Twitter Killed Vine
In an act of minimalism, Twitter wiped out creativity. Never forget.
In October 2012, Twitter bought Vine, just months after its conception, in an attempt to monopolize on the social photo and video-sharing industry. In a world where Facebook had recently acquired Instagram, it seemed to be the only logical response.
Exactly three years later, Twitter killed off Vine.
Among those laid off is Rus Yusupov, one of the co-founders of Vine. The longest serving of the original three co-founders, Yusupov has been working as the creative mind behind the app's design for the past couple years. With the laying off of Yusupov comes the shutting down of Vine, as the other two co-founders already stepped down last year. This is just one part of Twitter's extensive history of trying to boost user satisfaction through reconstruction.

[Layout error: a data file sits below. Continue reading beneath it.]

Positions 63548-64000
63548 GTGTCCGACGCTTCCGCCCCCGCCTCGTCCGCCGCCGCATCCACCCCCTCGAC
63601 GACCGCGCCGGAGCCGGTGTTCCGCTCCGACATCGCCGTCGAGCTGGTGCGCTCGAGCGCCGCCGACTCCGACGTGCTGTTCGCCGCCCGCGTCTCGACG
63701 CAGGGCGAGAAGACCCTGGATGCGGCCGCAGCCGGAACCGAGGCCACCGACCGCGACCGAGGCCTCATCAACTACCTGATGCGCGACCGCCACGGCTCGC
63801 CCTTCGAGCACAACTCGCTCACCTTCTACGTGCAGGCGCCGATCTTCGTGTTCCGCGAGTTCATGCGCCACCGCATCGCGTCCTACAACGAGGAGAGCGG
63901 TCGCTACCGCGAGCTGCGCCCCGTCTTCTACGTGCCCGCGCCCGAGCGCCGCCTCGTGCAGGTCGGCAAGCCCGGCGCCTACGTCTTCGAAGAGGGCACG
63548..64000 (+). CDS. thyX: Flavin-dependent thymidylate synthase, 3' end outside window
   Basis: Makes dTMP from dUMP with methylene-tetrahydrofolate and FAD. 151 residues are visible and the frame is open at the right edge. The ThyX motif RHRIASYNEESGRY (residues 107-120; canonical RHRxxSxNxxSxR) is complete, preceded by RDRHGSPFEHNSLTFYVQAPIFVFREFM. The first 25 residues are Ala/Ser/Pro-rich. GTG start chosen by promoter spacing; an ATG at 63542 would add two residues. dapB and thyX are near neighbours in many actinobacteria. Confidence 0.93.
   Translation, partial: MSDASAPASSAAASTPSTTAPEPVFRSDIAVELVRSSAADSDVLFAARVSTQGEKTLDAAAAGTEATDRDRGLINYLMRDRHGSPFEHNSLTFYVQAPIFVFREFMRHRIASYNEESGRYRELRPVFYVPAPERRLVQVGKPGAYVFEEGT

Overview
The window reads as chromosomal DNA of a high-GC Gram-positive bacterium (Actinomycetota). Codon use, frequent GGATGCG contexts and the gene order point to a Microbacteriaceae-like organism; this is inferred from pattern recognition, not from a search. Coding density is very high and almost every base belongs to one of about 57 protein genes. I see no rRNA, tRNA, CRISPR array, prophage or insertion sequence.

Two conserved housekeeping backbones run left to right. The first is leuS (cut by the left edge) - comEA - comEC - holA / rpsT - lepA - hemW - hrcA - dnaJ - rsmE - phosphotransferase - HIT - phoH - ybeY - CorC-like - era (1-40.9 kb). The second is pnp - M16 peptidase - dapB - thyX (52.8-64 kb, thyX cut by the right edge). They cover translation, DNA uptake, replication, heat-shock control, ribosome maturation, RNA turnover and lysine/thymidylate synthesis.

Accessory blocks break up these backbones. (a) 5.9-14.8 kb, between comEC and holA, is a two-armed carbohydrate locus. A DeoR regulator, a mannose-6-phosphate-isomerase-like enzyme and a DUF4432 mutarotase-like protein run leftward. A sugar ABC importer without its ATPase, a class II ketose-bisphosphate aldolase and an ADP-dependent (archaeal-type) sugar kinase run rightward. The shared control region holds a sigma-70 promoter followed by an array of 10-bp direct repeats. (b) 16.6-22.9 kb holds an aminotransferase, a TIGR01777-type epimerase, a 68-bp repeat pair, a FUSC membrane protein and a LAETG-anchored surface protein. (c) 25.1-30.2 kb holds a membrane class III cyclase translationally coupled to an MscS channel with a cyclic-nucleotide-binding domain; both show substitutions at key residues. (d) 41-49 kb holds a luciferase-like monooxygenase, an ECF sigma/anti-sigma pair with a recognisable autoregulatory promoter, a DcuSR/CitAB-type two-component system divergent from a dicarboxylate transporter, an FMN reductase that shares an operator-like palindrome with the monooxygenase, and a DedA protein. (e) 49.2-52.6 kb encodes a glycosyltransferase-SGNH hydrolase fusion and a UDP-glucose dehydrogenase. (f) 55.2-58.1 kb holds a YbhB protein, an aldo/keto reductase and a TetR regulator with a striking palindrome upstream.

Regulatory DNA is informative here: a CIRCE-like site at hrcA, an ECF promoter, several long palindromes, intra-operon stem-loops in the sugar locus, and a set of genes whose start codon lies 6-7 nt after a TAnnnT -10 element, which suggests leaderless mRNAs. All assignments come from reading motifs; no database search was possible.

Years later, Twitter announced that it would be changing its categorization in the App Store from "Social Networking" to "News." Though this increased visibility for the app in the App Store, most users didn't even realize the change occurred.
Twitter took special care to release a statement that all past Vines will be available for download, but users are still not appeased.
"For me, it was one of the original social medias that I took part in," says first-year Allison Smith. "I went through a phase where I thought of myself as a Vine star, and I kept up with famous Viners and the trends. I'm very disappointed to see it go."
Yusupov's final take on being fired and the subsequent termination of his original enterprise?
"Don't sell your company!" (3.5K RT), via Twitter (@rus)